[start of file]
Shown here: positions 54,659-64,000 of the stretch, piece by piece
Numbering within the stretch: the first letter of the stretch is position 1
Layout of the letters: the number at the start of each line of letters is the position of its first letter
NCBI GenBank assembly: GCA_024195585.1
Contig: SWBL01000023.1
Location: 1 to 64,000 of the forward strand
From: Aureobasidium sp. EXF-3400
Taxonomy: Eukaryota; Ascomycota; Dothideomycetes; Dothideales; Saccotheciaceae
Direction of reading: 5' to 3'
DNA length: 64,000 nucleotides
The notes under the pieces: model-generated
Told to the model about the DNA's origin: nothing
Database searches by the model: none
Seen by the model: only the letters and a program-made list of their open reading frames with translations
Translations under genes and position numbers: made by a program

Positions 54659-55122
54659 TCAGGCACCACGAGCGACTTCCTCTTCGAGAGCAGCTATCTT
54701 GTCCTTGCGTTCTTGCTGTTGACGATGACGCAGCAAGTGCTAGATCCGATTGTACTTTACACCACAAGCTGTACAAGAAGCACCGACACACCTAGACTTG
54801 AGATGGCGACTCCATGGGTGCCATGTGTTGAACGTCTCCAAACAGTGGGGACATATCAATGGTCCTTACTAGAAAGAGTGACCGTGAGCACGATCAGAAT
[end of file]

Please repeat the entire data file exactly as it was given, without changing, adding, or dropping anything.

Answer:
Shown here: positions 54,659-64,000 of the stretch, piece by piece
Numbering within the stretch: the first letter of the stretch is position 1
Layout of the letters: the number at the start of each line of letters is the position of its first letter
NCBI GenBank assembly: GCA_024195585.1
Contig: SWBL01000023.1
Location: 1 to 64,000 of the forward strand
From: Aureobasidium sp. EXF-3400
Taxonomy: Eukaryota; Ascomycota; Dothideomycetes; Dothideales; Saccotheciaceae
Direction of reading: 5' to 3'
DNA length: 64,000 nucleotides
The notes under the pieces: model-generated
Told to the model about the DNA's origin: nothing
Database searches by the model: none
Seen by the model: only the letters and a program-made list of their open reading frames with translations
Translations under genes and position numbers: made by a program

Positions 54659-55122
54659 TCAGGCACCACGAGCGACTTCCTCTTCGAGAGCAGCTATCTT
54701 GTCCTTGCGTTCTTGCTGTTGACGATGACGCAGCAAGTGCTAGATCCGATTGTACTTTACACCACAAGCTGTACAAGAAGCACCGACACACCTAGACTTG
54801 AGATGGCGACTCCATGGGTGCCATGTGTTGAACGTCTCCAAACAGTGGGGACATATCAATGGTCCTTACTAGAAAGAGTGACCGTGAGCACGATCAGAAT